Differential Retinal Protein Expressions During form Deprivation Myopia in Albino Guinea Pigs
Chi Ho To,
Rachel K.M. Chun,
Jessica F.J. Yu,
Thomas C. Lam.
The molecular mechanisms that cause myopia are largely unknown. However, signaling pathways originating
in the retina are implicated in regulating refractive development. The study of retinal protein expression profiles ("proteomics")
in animal eyes is a powerful approach to unraveling these molecular mechanisms. Previously, we used this proteomics
approach in the chick model to identify a number of proteins whose expression was either up or down regulated
during myopia development, compared to untreated contralateral "control" eyes. In order to search for mechanisms conserved
between animal species, here we applied proteomic techniques to study retinal protein changes induced by form
deprivation using the mammalian albino guinea pig model. We identified 8 differentially expressed retinal proteins in myopic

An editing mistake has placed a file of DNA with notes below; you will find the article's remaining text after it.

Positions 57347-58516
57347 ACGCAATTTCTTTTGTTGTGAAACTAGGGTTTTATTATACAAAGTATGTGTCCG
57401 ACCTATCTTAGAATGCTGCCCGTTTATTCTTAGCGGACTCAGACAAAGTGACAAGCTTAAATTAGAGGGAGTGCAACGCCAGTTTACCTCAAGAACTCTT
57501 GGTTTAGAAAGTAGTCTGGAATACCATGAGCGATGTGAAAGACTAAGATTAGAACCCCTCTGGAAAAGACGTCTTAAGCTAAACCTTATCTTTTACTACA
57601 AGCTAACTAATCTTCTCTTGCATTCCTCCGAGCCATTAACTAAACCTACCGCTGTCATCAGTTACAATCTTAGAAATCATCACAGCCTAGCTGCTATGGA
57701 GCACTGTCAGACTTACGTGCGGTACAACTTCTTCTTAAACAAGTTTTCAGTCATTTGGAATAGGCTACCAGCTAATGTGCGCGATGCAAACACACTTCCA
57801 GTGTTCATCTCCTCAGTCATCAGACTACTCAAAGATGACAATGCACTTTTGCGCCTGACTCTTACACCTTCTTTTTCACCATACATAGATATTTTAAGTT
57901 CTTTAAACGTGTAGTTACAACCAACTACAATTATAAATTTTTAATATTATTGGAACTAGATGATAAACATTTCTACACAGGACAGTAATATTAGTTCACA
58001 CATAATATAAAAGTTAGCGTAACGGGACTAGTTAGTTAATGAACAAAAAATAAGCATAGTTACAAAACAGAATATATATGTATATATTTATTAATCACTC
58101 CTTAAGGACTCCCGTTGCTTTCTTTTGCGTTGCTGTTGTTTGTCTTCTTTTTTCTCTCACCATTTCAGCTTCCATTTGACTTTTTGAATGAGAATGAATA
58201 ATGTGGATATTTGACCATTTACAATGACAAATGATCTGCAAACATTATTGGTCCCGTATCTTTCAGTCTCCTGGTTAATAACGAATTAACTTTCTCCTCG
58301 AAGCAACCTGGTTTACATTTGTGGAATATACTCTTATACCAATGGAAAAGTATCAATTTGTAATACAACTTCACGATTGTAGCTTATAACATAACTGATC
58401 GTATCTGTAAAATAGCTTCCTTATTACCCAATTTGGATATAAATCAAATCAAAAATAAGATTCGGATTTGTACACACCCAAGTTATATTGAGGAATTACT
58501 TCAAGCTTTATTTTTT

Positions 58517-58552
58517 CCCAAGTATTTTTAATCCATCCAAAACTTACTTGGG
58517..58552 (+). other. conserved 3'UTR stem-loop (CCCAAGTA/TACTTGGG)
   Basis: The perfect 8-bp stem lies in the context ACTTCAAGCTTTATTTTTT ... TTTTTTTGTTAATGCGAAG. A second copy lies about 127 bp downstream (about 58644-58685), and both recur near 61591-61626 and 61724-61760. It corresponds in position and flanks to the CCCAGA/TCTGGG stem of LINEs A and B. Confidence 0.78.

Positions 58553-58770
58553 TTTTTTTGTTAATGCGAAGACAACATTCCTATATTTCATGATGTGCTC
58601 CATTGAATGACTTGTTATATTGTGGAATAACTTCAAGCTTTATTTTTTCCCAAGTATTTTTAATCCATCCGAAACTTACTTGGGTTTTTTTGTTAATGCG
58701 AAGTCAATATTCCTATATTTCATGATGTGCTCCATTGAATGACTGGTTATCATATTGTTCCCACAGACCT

eyes: Significant increases in protein levels were found in myopic eyes for Septin-6, Fascin-1, Collapsin response
mediator protein, Preproalbumin precursor, Succinate dehydrogenase complex subunit A and Vimentin; whereas protein
levels were found to be decreased for β-soluble NSF attachment protein and Phosphoglycerate mutase 1. Four of these
proteins (Septin-6, Collapsin response mediator protein and Phosphoglycerate mutase 1 and Vimentin) were found previously
to be differentially expressed – in the same direction – in the retina of chicks developing lens-induced myopia, thus
providing independent replication of their differential abundance in myopia, and the conservation of molecular changes in
the myopic retina between birds and mammals, as well as across myopia-inducing paradigms. The eight differentially expressed
proteins identified here are potential candidates with roles in the regulation of myopic eye growth.
Keywords: Formdeprivation myopia, guinea pigs, mass spectrometry, proteomics, retina, two-dimensional gel electrophoresis.
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